Stallone spent a better part of the 80s and 90s appearing in a lot standard action fair and blockbuster franchises, but it was Cop Land (1997) that saw him successfully return to more serious, dramatic acting. Instead of a toned and chiseled Rambo, Stallone plays Freddy Heflin, the sheriff of a small New Jersey town just across the river from New York City. Like Rocky Balboa, Freddy is an underdog; he always wanted to be a big-city cop, but an accident in his youth left him deaf in one ear. Now middle-aged and big around the waist, he can only stare longingly across the river and hero-worship the New York police officers who have made their home in his town.

Things get dicey after the nephew of a well-connected New York, Ray (Harvey Keitel), shoots a pair of black youths on a bridge and then seemingly jumps to his death into the river. Another officer (Robert Patrick) attempts to plant a gun on the dead youths, but he's seen by one of the paramedics doing so. An Internal Affairs officer, Moe Tilden (Robert De Niro), arrives to investigate the affair, and he wants Freddy to assist him, but Ray is the one who helped Freddy get a job in law enforcement.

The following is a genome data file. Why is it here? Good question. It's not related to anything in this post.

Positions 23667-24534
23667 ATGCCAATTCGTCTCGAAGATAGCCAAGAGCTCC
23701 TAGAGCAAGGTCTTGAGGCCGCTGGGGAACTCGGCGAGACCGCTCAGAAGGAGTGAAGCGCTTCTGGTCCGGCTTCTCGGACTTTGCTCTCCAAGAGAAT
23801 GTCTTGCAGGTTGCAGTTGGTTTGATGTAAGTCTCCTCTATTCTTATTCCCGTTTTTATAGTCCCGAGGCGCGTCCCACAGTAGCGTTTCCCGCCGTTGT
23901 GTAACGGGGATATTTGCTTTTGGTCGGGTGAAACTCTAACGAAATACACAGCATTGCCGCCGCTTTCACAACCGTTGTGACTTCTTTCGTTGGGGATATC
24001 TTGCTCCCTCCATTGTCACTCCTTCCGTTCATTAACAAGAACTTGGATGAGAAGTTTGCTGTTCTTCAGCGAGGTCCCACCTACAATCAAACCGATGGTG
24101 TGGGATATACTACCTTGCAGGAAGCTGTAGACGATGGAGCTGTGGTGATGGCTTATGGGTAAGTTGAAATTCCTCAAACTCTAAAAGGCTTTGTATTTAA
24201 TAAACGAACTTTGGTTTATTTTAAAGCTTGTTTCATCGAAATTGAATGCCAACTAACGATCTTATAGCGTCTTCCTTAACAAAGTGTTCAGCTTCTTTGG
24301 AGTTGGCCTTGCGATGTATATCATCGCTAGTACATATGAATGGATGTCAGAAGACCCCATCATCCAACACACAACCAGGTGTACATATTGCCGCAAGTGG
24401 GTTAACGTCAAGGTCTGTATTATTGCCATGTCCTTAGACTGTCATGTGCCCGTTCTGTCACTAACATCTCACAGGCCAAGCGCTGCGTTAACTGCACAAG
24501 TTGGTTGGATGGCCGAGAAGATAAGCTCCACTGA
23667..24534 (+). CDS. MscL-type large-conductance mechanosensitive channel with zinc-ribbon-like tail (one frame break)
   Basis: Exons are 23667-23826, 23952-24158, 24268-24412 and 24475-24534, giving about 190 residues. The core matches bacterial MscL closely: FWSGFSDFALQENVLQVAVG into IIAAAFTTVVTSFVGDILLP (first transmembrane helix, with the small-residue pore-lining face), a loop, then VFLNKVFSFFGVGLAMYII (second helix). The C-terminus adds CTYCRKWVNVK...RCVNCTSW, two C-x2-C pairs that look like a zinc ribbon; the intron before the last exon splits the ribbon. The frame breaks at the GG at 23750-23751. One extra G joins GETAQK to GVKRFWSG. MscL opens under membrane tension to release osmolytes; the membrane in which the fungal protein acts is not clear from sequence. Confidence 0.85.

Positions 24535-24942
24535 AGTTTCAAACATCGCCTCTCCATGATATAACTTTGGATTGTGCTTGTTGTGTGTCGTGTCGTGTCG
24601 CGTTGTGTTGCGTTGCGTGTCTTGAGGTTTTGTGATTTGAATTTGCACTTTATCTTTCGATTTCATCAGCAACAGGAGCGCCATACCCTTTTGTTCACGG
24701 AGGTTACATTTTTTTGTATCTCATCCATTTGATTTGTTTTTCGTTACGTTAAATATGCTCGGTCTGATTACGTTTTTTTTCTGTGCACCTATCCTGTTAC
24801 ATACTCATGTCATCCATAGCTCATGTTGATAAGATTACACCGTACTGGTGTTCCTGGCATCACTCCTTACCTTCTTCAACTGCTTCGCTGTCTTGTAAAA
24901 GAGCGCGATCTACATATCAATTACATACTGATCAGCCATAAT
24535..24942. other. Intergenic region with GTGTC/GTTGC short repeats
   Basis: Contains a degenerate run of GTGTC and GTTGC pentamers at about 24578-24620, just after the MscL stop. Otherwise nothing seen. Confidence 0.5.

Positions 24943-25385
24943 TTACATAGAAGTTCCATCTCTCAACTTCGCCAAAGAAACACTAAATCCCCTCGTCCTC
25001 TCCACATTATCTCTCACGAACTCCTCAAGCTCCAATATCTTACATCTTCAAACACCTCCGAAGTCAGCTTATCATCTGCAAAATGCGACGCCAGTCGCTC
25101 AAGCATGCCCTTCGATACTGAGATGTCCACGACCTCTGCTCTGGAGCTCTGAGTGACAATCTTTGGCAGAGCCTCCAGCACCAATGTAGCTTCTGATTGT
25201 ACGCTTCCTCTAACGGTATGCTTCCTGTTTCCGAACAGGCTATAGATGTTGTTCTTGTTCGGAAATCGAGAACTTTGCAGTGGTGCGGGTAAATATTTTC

That is the plot at its most fundamental level. There's also the woman (Annabella Sciorra) that Freddy loves. She is the person he saved from drowning all those years ago in the incident that cost him his hearing, but she's married to another New York cop (Peter Berg), and that cop is in turn having an affair with Ray's wife (Cathy Moriarty). Another cop's (Ray Liotta) house mysteriously burns down, killing his girlfriend in the process, and he seems to have a cocaine problem. There's also some important background relating to both the mafia and the New York police union. 

Cop Land's central problem is how it tries to tie everything together in under two hours, and as result, some of these plot threads feel shortchanged. It's a lot to keep track of, and some of the details get jumbled at times. Tilden disappointingly only has a few big scenes while Moriarty's character, who has this interesting ambiguity about what she might know and how she puts up with her husband, has very little screen time. Janeane Garofolo shows up as sheriff's deputy, professional, by the books, and is put off when Freddy allows Ray and a cohort to get away with speeding, but at the end, when he resolves to seriously investigate, out of the blue she announces she wants a transfer and "doesn't want any part of this." This also leads to the movie's great miscalculation in how it resolves everything. At the end, the standard action movie shootout takes place, all the right people are dead or arrested, and TV news narration ties up everything in a neat little bow. For a movie with so much intrigue and complexity leading up to the climax, it's a disappointingly straightforward ending.